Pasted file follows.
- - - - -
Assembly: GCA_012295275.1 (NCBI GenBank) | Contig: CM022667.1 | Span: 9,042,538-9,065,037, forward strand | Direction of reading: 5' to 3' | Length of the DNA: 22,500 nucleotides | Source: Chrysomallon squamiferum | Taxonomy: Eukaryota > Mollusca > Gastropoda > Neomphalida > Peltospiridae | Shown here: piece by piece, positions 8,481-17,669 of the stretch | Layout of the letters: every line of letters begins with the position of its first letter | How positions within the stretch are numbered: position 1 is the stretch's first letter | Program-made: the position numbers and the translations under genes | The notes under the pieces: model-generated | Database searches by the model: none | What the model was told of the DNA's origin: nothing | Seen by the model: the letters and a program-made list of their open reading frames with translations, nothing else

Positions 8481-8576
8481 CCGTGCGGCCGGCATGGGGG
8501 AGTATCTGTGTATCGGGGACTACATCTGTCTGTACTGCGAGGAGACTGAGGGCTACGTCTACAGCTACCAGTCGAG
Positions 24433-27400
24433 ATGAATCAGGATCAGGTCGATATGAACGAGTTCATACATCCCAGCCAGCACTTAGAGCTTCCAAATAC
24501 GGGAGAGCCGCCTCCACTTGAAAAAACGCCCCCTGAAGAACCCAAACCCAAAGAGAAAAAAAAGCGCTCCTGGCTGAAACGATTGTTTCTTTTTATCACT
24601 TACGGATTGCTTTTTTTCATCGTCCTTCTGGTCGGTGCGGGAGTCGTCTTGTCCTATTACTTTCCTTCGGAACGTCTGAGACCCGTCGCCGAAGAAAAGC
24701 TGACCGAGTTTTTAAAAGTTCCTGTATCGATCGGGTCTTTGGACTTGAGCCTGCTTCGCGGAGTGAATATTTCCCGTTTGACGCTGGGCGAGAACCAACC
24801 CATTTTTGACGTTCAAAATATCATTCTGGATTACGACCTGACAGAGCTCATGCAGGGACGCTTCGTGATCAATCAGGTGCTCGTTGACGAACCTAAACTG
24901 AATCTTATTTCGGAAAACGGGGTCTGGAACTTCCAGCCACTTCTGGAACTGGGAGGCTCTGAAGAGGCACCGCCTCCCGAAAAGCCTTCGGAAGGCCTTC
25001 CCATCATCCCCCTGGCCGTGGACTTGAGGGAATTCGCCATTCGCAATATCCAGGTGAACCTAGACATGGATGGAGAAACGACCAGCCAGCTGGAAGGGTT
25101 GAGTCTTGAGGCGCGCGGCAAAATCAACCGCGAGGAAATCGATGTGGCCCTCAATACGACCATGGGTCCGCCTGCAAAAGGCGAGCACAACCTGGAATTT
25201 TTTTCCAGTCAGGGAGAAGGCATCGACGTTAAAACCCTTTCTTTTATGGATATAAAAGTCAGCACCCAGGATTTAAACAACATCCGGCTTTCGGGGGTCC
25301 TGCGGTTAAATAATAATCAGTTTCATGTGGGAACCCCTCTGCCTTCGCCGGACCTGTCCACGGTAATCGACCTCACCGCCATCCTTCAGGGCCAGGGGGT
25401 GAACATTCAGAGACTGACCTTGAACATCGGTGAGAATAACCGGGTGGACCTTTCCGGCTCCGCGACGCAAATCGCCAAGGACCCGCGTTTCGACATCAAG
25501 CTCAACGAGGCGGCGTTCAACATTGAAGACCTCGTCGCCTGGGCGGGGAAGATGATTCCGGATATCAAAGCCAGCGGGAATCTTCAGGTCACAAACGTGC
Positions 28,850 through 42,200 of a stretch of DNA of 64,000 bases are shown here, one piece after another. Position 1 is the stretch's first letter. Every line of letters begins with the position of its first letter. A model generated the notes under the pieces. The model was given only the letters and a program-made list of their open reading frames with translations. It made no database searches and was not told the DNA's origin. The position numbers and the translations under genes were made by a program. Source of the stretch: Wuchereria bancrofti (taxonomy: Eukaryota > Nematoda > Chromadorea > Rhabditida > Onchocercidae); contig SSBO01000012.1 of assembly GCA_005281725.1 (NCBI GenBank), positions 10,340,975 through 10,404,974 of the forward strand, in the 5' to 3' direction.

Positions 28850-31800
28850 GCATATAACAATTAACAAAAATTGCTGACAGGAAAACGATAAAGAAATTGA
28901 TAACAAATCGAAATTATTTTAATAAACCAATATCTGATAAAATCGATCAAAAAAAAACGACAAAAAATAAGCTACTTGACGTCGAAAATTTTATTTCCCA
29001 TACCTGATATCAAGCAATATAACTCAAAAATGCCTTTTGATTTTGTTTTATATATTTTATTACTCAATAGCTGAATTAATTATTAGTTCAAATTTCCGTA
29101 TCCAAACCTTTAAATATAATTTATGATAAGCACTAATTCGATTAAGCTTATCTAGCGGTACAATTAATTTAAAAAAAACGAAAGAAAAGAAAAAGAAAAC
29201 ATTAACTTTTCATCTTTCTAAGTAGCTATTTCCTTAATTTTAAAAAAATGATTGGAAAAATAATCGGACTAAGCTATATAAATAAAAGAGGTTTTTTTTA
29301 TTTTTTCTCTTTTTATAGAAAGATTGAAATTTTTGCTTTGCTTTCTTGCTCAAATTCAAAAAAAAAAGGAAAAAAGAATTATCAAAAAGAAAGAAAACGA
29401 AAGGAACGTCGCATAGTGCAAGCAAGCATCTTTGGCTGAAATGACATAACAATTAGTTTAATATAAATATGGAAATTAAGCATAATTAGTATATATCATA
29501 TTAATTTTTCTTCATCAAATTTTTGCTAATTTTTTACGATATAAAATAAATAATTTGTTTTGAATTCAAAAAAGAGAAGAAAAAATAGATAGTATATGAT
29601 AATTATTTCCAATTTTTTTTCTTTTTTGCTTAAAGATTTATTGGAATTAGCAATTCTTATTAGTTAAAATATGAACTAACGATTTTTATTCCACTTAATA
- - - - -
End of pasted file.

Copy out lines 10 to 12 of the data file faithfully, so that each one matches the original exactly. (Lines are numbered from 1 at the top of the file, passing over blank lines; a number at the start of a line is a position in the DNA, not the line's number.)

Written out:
24801 CATTTTTGACGTTCAAAATATCATTCTGGATTACGACCTGACAGAGCTCATGCAGGGACGCTTCGTGATCAATCAGGTGCTCGTTGACGAACCTAAACTG
24901 AATCTTATTTCGGAAAACGGGGTCTGGAACTTCCAGCCACTTCTGGAACTGGGAGGCTCTGAAGAGGCACCGCCTCCCGAAAAGCCTTCGGAAGGCCTTC
25001 CCATCATCCCCCTGGCCGTGGACTTGAGGGAATTCGCCATTCGCAATATCCAGGTGAACCTAGACATGGATGGAGAAACGACCAGCCAGCTGGAAGGGTT